Run cold water in the sink before starting the waste disposal. Turn the disposal on. Listen for loud or unusual sounds that indicate an obstruction exists. Disposals will seize up if misused, which requires removal to determine if replacement or repair is necessary.

Do Home Inspectors Check Refrigerators?

A refrigerator is a staple in every kitchen. However, not every home is sold with one. Sellers often take refrigerators with them when they sell their homes and move.

You may be wondering, do home inspectors check refrigerators? No, according to the ASHI Standards of Practice, inspectors are not required to inspect a refrigerator. However, if a fridge is in a kitchen, the inspector will likely include it in the inspection report.

Regarding refrigerators, below are some things a home inspector will look at when checking the fridge.

  • Check to see if there is visible damage to the outside of the refrigerator.
  • Check to see if the refrigerator is plugged in and running.
  • Check to see if there is visible damage to the inside of the refrigerator.
  • Check to see if the appliance is cooling correctly.
  • Check to see if the freezer portion is freezing correctly.
  • Check the condition of the door gasket, hinges, handle, and door operation.
  • The inspector will not test the ice maker or in-door ice dispenser unless ice is in the refrigerator.

Do Home Inspectors Check Clothes Washers and Dryers?

home inspection

Often, this is the one set of appliances that will not convey with the home when sold. But that’s not always the case. Sometimes, particularly in condos, a stackable washer dryer are a part of the purchase transaction.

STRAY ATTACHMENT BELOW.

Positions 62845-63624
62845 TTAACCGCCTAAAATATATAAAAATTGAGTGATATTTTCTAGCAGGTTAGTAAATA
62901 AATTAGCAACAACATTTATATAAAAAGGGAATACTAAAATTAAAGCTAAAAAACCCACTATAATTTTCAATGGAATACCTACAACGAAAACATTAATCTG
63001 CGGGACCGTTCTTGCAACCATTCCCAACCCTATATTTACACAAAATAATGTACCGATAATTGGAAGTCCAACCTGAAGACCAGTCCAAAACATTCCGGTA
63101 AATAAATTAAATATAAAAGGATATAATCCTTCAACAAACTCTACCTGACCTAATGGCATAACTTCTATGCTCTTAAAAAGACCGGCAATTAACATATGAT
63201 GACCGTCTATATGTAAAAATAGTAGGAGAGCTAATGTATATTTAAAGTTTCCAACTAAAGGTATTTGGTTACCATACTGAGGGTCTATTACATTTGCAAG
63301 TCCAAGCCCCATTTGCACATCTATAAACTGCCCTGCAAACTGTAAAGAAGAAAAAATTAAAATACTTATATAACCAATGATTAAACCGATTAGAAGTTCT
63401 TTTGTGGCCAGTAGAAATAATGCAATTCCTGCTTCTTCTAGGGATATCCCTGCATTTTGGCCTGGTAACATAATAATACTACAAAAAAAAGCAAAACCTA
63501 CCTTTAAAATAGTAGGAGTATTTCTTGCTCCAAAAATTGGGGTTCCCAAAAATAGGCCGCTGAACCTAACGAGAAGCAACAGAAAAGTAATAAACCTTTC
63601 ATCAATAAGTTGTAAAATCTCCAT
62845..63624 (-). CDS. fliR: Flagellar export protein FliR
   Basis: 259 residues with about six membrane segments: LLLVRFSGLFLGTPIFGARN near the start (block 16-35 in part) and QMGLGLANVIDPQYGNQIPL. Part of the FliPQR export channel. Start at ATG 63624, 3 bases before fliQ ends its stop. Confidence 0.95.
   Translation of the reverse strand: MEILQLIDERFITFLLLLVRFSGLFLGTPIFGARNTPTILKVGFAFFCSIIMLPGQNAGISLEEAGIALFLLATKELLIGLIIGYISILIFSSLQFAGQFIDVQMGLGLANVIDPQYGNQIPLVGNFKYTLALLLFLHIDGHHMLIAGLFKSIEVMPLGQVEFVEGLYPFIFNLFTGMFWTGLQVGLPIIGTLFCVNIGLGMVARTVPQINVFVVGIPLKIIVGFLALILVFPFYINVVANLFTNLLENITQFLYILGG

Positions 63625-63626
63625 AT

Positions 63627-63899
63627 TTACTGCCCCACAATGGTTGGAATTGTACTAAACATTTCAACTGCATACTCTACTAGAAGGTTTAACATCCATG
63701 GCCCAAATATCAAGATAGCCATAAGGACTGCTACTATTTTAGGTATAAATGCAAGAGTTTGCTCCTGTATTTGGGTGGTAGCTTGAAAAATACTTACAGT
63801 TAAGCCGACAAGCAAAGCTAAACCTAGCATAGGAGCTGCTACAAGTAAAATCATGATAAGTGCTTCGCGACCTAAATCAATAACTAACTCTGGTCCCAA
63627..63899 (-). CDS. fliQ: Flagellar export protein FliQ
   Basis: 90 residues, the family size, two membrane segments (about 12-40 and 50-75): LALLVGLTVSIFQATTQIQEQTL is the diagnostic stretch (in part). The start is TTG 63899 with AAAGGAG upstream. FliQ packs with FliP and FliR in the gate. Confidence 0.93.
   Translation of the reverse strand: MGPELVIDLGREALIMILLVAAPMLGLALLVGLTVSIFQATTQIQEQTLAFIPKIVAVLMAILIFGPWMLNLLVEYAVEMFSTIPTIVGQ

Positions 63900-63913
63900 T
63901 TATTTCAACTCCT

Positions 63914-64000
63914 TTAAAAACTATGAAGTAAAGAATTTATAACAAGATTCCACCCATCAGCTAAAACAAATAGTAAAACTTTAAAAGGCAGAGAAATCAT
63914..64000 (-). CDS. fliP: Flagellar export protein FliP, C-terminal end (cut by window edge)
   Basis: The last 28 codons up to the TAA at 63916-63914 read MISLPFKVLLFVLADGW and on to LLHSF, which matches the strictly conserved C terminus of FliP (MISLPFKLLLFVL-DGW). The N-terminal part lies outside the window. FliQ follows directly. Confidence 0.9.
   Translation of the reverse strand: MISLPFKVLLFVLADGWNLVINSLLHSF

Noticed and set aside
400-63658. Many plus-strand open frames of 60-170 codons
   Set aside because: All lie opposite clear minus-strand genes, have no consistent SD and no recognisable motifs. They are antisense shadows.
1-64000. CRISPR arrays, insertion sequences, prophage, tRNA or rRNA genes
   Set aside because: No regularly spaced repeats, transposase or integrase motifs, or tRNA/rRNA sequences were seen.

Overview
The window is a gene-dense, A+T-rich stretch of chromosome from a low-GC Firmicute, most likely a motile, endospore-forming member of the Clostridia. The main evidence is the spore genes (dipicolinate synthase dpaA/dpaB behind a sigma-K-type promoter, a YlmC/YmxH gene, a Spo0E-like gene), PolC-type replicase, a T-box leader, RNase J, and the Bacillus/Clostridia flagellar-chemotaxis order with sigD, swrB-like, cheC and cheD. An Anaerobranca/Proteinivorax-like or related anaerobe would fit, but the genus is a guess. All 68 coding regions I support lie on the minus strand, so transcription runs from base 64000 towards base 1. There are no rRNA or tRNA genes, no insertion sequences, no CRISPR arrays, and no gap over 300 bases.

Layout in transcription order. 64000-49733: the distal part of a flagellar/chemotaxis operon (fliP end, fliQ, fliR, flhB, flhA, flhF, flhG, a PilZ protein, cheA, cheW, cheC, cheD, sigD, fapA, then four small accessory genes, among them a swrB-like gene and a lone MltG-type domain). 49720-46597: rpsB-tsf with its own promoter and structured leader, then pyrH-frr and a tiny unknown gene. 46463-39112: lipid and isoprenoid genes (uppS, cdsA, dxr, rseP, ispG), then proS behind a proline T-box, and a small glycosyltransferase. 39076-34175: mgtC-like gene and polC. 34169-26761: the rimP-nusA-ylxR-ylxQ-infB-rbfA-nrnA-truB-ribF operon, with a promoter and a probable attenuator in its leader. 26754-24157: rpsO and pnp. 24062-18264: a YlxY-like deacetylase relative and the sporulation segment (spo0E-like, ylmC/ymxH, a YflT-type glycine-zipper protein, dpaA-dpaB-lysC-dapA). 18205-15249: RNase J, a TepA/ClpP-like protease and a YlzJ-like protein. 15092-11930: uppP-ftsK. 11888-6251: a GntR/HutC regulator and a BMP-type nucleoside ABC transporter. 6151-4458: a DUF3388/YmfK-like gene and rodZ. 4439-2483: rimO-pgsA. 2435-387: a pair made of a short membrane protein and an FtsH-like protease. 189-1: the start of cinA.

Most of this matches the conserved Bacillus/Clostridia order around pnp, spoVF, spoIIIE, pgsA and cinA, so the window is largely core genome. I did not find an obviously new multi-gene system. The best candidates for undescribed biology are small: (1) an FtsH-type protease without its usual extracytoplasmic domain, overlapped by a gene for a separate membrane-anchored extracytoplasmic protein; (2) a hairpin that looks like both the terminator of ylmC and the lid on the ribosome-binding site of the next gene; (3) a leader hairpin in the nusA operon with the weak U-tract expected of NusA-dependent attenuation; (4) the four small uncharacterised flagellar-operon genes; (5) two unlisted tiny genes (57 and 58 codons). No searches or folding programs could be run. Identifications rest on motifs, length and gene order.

So, do home inspectors check washers and dryers? No, there is no requirement for a home inspector to inspect a clothes washer and dryer. However, a home inspector is not prohibited from doing so and will often test them at the client’s request.

This may come as a surprise to you. There are limits to every home inspection. Let’s explain why that is and what it means for you.

The ASHI and other home inspection organizations agree that a home inspector isn’t required to inspect certain things. Clothes washers and dryers fall under this category of not needed.

This doesn’t mean the inspector won’t, only that they aren’t required to. Remember, like building codes, the Standards of Practice are a set of minimum standards an inspector must adhere to.

ASHI states that the inspector shall inspect fixtures and faucets; however, washing machine connections do not fall under this category because the connections are not always readily accessible without moving the appliance. Often, cabinetry or positioning of the appliances blocks accesses to the connections.

For example, stackable washer and dryer combo units are often located inside a narrow closet with no visible access to the water supply connections without moving the appliance.